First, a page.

The agriculture and SPS committees established under the Australia–United States Free Trade Agreement held their annual meetings in Canberra in March 2012. Discussions included agricultural trade performance and policy matters, the future operation of the Standing Technical Working group and market access issues of interest to each side.
Freeing up trade
The signing of the Malaysia–Australia Free Trade Agreement (MAFTA) in May 2012 has cemented stronger trade and commercial ties and improved market access for a range of Australian agricultural products.
Negotiations began in 2005 and the department worked closely with the lead agency, the Department of Foreign Affairs and Trade, to ensure the interests of agricultural industries were clearly articulated and represented. Under the new agreement, there will be increased quotas of liquid milk for Australian dairy exporters and these will be subject to zero tariffs, compared to 20 per cent for exports over and above the quotas. Malaysia also agreed to liberalise significantly the licensing arrangement for exports of liquid milk, including higher value retail milk products.
From 2023, Australian rice exporters will also benefit from the agreement with open access arrangements and reduced tariffs. All rice tariffs will be eliminated by 2026. MAFTA also provides for the immediate elimination of tariffs on most fruits, with a phased removal of tariffs for tropical fruit (such as melons, pineapples and mangoes) by 2016. The agreement has also secured a commitment from Malaysia to pass on to Australian wine exporters any reduction or elimination of tariffs that Malaysia provides to other countries' wine imports.
Malaysia is Australia's tenth largest trading partner and is an important market for the agriculture, fisheries and forestry sector, with agricultural exports to Malaysia valued at $874.4 million in 2010–11 and imports valued at $770 million. MAFTA builds upon the good outcomes achieved in the ASEAN–Australia–New Zealand Free Trade Agreement (AANZFTA) signed in 2009.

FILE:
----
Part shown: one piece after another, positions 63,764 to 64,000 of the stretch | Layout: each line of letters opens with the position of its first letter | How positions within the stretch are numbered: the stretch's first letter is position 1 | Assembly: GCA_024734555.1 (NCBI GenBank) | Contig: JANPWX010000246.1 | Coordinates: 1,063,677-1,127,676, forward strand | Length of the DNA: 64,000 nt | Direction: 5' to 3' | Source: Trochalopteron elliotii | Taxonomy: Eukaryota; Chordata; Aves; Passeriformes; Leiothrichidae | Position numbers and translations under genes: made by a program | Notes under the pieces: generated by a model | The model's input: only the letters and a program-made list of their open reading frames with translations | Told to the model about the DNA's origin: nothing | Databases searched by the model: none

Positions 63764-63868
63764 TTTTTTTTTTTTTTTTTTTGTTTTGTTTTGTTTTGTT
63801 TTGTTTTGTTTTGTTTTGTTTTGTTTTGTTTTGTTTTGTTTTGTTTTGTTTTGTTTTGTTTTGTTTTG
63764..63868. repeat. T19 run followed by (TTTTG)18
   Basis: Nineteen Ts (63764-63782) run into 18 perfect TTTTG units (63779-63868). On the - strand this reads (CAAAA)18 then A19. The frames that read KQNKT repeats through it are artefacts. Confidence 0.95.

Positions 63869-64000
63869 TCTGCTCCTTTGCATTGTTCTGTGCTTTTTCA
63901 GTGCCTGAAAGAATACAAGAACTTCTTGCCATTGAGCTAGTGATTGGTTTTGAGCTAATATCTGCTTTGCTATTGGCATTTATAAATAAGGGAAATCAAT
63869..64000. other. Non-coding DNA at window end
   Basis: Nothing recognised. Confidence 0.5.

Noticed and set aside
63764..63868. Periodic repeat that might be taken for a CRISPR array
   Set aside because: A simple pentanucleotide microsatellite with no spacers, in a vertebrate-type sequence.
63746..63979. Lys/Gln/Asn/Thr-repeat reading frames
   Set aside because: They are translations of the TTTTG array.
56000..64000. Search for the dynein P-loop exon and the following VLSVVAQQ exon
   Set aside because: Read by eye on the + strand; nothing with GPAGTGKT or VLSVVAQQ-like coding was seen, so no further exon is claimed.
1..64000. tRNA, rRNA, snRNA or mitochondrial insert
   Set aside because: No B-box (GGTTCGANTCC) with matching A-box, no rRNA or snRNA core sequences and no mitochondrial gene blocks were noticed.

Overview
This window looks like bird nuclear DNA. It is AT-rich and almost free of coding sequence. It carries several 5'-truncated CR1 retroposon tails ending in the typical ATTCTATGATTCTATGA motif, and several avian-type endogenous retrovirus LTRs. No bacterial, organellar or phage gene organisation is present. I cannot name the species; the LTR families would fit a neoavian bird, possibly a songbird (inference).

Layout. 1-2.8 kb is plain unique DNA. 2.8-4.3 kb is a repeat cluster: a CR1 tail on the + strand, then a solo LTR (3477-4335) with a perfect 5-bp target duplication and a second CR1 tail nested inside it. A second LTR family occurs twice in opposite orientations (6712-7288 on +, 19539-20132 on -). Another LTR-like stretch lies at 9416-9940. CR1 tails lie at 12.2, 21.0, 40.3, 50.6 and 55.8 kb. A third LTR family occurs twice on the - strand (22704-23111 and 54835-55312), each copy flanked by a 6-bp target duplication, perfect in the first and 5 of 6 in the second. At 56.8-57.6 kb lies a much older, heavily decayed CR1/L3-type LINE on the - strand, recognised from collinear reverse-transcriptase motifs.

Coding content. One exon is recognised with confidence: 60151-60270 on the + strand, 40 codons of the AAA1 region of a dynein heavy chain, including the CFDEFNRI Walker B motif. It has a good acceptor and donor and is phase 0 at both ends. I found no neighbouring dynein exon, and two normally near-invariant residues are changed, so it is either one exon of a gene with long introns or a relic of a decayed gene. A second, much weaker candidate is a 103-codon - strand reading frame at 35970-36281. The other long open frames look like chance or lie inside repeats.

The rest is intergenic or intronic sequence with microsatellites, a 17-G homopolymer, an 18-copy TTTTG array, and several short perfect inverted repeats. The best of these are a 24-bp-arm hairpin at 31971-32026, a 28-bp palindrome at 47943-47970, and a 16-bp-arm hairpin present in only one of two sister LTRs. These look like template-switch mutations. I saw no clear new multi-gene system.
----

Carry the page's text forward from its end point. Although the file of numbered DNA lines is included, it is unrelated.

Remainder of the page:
MAFTA—a stronger trade relationship between Malaysia and Australia
Expert and working groups under the Thailand–Australia Free Trade Agreement (TAFTA) met in Brisbane in May 2012. The SPS expert group progressed DAFF's interest in improved market access conditions for Australian pork, live horse and horticultural exports and in improved access for Thai duck and chicken meat, prawns and mangoes into Australia. The TAFTA joint working group held discussions on food security, Australia's live animal export arrangements and the impacts of flooding and future flood management measures for agriculture in both countries.
The joint committee under the ASEAN–Australia–New Zealand Free Trade Agreement met in Brunei in May 2012. We participated in meetings of the Committee on Trade in Goods, the Sub-Committee on Rules of Origin and the Sub-Committee on SPS Matters. Among other things, the department provided a progress report on the regional diagnostics network funded under the agreement's Economic Cooperation component.
Improving market access
We continued to negotiate the removal of technical trade barriers with other countries. These barriers, which often relate to measures such as labelling, pest and disease requirements and residue limits, are sometimes inconsistent with Australia's production systems and, in many cases, are also inconsistent with international standards. Occasionally, these measures contravene a country's obligations under international trade rules.
The department seeks to gain recognition that Australia's production systems achieve equivalent outcomes for each trading partners' requirements. We also seek to ensure consistency with international standards and WTO members' rights and obligations.
The department deals with market maintenance and access issues on a daily basis. Many of these are resolved relatively easily, through the provision of additional information or advice to a trading partner. Some issues take longer to resolve, requiring information that takes time to compile, additional research or verification of Australian facilities or systems through audits or inspections, as well as numerous representations at a government-to-government level. The department works through all available channels, including the WTO SPS committee, to secure favourable outcomes.
We continued to work closely with portfolio industries and overseas governments to support existing trade for a range of commodities and to achieve access to new markets. During 2011–12, we successfully addressed at least 12 market access constraints through negotiations with 14 countries and the European Union (EU) to gain, restore, or improve market access for 15 commodities.